In Telligence

Decrypting Singles’ Day 2020

11.11

Another record year. Alibaba’s “Singles’ Day” or “Double 11” sales event, the most important commercial event in the Chinese calendar, 11th November, achieved USD 74+ billion in Gross Merchandising Volume, according to official data from the Chinese Ministry of Commerce.

SEE ALSO : Alibaba 2020 11.11 Global Shopping Festival generated US$74.1 billion in GMV

Equivalent to a 26% year-on-year growth, the performance was the highest leap of the past three years. While brands will be encouraged by this continued growth as they prepare for next-year’s event, we look at three aspects that will have strong implications in determining just how much they may share in that success in 2021.

Tmall
Source: Shutterstock

Warm-up and presale: more time to promote and prepare

One of the obvious contributors to this year’s headline figures was an increase in promotion activities in the Double 11 “warm-up” period, held each year from 1st-10th November. Traditionally smaller in scale, this year the warm-up saw bolder promotions across a range of product categories, surely planned in a bid to capture rebounding consumer spending following the pandemic dip.

While more than 65% of consumers purchased items both during the warm-up and on the day itself, the two waves of promotion created confusion for many, with no clear announcements on which products or categories would enjoy the best prices across each period.

Another established mechanism that was ramped us this year was the pre-sale model, allowing consumers to pay a 10% deposit before 11th November in order to secure a high discount and complete the purchase on the day itself. This proved a useful tactic for promotion, but an even more useful way for stores and brands to manage their stock efficiently and guarantee speedy deliveries.

Livestream
Source: Shutterstock

Livestreams as key revenue drivers

Over the past few years, livestream has played an increasingly crucial role during Double 11. This year the engagement format affirmed its role not just as a promotion channel, but as a key revenue generator, as testified by its four-fold year-on-year growth in GMV.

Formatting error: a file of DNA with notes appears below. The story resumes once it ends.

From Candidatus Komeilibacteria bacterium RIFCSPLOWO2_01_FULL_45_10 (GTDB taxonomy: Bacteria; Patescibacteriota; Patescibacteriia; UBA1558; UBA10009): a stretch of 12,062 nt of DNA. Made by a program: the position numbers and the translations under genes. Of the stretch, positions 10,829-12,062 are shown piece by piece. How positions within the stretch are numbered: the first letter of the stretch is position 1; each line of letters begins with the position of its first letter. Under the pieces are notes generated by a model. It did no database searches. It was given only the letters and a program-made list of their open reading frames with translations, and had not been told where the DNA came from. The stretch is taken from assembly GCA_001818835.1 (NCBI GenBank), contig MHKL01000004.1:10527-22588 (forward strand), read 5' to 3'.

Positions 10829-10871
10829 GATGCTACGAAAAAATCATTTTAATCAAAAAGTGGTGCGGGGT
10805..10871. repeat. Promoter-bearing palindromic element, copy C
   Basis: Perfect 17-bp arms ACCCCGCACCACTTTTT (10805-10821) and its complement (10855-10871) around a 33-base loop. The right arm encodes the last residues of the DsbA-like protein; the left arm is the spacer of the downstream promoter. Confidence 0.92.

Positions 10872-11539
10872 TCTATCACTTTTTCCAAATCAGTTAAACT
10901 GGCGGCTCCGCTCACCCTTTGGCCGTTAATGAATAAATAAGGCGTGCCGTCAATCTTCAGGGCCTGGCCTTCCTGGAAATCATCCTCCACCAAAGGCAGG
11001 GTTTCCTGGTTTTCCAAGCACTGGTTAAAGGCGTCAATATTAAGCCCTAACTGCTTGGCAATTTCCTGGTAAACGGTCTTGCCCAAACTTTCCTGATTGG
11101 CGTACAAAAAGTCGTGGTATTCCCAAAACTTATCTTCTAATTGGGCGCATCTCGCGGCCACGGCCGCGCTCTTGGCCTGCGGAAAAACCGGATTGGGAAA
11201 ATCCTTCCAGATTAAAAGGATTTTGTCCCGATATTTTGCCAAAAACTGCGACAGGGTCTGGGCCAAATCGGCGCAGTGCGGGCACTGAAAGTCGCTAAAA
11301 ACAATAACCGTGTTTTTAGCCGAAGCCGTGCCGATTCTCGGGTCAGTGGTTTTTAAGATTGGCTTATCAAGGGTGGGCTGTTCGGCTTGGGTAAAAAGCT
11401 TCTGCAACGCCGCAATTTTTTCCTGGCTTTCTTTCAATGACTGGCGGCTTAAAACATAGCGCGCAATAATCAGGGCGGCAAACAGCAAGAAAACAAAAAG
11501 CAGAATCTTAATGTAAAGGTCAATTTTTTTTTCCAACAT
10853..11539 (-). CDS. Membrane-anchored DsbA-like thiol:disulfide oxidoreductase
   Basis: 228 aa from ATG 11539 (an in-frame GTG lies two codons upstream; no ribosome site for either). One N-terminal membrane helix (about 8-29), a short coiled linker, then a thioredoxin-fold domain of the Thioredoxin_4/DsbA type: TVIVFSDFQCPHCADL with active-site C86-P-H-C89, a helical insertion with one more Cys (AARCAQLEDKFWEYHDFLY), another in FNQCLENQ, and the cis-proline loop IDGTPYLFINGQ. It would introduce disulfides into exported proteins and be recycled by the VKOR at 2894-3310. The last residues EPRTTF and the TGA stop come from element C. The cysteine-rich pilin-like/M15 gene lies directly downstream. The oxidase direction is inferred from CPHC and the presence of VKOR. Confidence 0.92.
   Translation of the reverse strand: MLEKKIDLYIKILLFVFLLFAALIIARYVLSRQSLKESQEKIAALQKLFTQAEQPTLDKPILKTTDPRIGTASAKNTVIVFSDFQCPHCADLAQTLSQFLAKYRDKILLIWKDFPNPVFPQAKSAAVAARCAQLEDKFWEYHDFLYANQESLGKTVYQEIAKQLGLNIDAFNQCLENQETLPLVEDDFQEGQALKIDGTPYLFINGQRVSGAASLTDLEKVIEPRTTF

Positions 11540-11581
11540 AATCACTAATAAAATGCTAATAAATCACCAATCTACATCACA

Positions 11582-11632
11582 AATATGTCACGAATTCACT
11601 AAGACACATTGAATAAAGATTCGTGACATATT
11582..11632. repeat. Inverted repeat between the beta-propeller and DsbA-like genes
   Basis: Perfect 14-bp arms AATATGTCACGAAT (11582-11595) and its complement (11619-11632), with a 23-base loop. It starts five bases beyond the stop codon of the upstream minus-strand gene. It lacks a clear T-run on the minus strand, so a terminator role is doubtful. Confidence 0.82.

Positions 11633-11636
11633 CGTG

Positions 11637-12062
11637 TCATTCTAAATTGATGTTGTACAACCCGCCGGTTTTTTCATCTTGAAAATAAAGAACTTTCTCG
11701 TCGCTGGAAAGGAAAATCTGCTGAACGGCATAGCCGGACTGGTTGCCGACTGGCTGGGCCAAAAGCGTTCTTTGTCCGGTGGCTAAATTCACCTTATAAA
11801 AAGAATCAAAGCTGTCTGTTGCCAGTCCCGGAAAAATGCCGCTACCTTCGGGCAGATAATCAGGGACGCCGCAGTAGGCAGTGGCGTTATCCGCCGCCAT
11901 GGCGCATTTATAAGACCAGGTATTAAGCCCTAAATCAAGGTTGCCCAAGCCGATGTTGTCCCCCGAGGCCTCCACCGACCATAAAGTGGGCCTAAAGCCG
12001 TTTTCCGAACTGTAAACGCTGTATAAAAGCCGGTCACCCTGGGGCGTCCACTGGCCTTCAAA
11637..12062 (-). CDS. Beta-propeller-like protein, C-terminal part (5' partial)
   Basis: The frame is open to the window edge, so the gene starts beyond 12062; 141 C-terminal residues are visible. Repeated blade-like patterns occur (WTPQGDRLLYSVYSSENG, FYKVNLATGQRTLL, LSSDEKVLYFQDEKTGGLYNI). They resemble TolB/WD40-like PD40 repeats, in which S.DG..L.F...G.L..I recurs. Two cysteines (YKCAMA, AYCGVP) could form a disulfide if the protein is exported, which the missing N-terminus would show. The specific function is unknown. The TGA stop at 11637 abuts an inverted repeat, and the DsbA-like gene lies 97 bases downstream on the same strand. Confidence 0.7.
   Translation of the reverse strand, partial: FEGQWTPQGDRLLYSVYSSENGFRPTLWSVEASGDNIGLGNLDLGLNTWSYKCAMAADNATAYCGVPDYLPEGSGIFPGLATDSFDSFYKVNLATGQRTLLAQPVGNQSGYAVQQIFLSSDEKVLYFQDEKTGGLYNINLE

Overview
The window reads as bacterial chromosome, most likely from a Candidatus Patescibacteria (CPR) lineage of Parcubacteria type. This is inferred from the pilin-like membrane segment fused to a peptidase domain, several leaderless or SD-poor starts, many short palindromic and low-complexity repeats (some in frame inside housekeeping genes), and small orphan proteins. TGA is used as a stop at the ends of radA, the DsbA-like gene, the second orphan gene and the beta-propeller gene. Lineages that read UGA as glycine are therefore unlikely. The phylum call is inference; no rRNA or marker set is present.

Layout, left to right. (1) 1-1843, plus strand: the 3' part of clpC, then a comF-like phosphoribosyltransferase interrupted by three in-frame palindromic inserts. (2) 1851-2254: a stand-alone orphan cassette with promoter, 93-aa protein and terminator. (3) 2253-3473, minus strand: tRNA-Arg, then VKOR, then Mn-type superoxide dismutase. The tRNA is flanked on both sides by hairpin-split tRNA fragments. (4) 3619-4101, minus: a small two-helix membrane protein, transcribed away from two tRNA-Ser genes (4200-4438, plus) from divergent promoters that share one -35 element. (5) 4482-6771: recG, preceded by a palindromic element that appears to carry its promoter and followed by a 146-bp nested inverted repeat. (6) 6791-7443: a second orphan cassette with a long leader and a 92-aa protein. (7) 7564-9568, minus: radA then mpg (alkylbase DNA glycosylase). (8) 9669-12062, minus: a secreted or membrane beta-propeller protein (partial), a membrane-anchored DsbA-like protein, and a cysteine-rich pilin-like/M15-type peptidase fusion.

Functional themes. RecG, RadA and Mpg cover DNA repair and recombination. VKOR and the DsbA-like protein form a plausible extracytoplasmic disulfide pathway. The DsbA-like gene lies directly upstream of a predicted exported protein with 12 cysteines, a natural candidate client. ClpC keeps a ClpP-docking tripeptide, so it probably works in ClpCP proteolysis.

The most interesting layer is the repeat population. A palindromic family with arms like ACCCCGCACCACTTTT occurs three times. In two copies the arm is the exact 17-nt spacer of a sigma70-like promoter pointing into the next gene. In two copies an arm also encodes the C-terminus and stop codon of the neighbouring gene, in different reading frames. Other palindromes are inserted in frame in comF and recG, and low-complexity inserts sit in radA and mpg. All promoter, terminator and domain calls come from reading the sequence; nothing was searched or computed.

Yet it is not without its challenges.

Return rates for products sold through livestream remain a serious one for brands, some of which have reportedly experienced as high as 50% returns on their sales. This may be attributed to the impulse nature of live-stream purchases, as well as potential fraudulent practices to ramp-up sales figures – allegedly the case for live-streaming platform YY Live according to a report by US investment firm Muddy Waters earlier this month.

Livestream is also particularly prone to the Matthew Effect, with few live streamers accounting for the majority of the success figures. In 2020, the top two live streamers Li Jiaqi and Weiya perfected the art of selling to audiences of price-conscious viewers to account for over 50% of livestream GMV. But for premium and luxury brands looking to maintain an image of refinement while pushing sales, finding the right live streamer for collaboration is easier said than done.

Perfect-Diary
Source: Perfect Diary

New Chinese brands bring serious competition

Among 357 subcategories of merchants, new Chinese brands (founded over the past four years) were more visible than ever during Double 11. These brands have succeeded in great part thanks to their and ability to (1) find a niche pain point (2) develop a product around it (3) market heavily across different platforms. An often-quoted example is Perfect Diary, the Chinese cosmetic brand that boomed over the past two years by building a reputation as a reliable makeup brand with affordable pricing. And far from relying on product and logistics alone, the brand reinvests over 65% of their revenue into marketing.

A pinch of salt

Established in 2009, Singles’ Day seems to be unstoppable with annual record growth figures. Part of its ongoing success comes not only from increasingly avid consumers, but from a strategy of diversification. Over the past few years, the shopping festival has expanded its product categories from household goods, fashion and beauty to cars and real estate, and even combined sales figures with those of its offline supermarkets Hema and food-ordering platform Eleme.

SEE ALSO : How did the first window of Alibaba’s 2020 11.11 Global Shopping Festival go?

More than a shopping festival, to Alibaba Singles’ Day represents a key opportunity to showcase its full strength to its investors and the stock market. It is up to brands, therefore, to be cautious and dive deeper into the figures to understand the real opportunity – and challenges – for them on Singles’ Day 2021.

About the author 

Chen Liang is the Director of strategic communications consultancy CDGL. Based across London, Hong Kong and Shanghai, the firm specialises in helping premium lifestyle and luxury brands engage Chinese consumers around the world.

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